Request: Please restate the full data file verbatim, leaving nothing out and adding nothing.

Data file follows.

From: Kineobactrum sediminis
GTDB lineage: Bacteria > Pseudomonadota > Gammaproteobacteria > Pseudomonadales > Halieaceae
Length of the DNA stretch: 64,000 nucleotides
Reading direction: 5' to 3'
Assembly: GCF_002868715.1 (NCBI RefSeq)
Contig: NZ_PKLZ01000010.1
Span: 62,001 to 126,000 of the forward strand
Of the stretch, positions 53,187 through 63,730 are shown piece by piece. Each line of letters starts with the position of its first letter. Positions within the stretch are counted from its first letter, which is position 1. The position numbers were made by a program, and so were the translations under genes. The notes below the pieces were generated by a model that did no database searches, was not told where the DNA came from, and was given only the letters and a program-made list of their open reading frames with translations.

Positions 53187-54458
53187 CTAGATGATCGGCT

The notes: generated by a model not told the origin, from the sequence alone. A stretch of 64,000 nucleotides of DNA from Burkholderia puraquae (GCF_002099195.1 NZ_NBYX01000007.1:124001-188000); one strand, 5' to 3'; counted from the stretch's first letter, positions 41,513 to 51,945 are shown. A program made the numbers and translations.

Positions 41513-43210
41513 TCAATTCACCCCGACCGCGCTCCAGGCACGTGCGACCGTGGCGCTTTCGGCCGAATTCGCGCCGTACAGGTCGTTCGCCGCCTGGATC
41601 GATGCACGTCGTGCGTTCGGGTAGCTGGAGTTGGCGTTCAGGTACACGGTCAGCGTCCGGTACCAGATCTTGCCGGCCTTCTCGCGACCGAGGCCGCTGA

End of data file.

From: Kineobactrum sediminis
GTDB lineage: Bacteria > Pseudomonadota > Gammaproteobacteria > Pseudomonadales > Halieaceae
Length of the DNA stretch: 64,000 nucleotides
Reading direction: 5' to 3'
Assembly: GCF_002868715.1 (NCBI RefSeq)
Contig: NZ_PKLZ01000010.1
Span: 62,001 to 126,000 of the forward strand
Of the stretch, positions 53,187 through 63,730 are shown piece by piece. Each line of letters starts with the position of its first letter. Positions within the stretch are counted from its first letter, which is position 1. The position numbers were made by a program, and so were the translations under genes. The notes below the pieces were generated by a model that did no database searches, was not told where the DNA came from, and was given only the letters and a program-made list of their open reading frames with translations.

Positions 53187-54458
53187 CTAGATGATCGGCT

The notes: generated by a model not told the origin, from the sequence alone. A stretch of 64,000 nucleotides of DNA from Burkholderia puraquae (GCF_002099195.1 NZ_NBYX01000007.1:124001-188000); one strand, 5' to 3'; counted from the stretch's first letter, positions 41,513 to 51,945 are shown. A program made the numbers and translations.

Positions 41513-43210
41513 TCAATTCACCCCGACCGCGCTCCAGGCACGTGCGACCGTGGCGCTTTCGGCCGAATTCGCGCCGTACAGGTCGTTCGCCGCCTGGATC
41601 GATGCACGTCGTGCGTTCGGGTAGCTGGAGTTGGCGTTCAGGTACACGGTCAGCGTCCGGTACCAGATCTTGCCGGCCTTCTCGCGACCGAGGCCGCTGA